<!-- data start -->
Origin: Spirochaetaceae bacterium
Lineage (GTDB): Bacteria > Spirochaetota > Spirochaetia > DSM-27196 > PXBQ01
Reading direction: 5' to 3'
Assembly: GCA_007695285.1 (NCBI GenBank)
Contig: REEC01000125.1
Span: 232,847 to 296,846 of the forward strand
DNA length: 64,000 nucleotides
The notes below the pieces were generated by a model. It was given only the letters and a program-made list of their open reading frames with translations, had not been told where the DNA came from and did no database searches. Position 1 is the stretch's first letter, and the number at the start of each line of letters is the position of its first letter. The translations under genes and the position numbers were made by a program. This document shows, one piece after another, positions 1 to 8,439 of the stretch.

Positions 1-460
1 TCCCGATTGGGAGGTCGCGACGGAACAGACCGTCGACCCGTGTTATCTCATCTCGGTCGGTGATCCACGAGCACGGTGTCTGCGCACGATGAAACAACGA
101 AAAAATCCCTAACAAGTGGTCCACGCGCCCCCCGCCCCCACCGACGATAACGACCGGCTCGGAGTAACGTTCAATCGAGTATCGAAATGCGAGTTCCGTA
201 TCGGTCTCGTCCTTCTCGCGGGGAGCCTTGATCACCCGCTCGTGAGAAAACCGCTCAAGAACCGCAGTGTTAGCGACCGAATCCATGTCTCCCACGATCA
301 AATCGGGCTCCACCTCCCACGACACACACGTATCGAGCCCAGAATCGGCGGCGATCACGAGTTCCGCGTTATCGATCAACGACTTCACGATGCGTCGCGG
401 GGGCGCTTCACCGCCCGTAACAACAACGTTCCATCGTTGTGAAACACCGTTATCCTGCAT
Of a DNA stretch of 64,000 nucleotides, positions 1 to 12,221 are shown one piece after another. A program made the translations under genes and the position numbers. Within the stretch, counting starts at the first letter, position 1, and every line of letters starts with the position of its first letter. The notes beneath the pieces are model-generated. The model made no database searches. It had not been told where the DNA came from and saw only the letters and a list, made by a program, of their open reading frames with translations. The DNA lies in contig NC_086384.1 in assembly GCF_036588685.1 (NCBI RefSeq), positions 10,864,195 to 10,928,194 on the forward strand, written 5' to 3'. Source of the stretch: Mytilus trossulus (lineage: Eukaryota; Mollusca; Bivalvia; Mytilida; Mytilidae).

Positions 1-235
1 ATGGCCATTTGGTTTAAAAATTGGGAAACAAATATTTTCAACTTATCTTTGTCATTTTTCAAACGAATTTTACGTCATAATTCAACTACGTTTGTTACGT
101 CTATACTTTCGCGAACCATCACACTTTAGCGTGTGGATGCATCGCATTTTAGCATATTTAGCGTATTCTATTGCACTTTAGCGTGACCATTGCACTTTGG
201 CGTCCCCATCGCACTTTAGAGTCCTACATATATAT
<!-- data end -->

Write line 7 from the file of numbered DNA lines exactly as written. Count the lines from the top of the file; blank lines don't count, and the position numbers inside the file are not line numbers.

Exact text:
DNA length: 64,000 nucleotides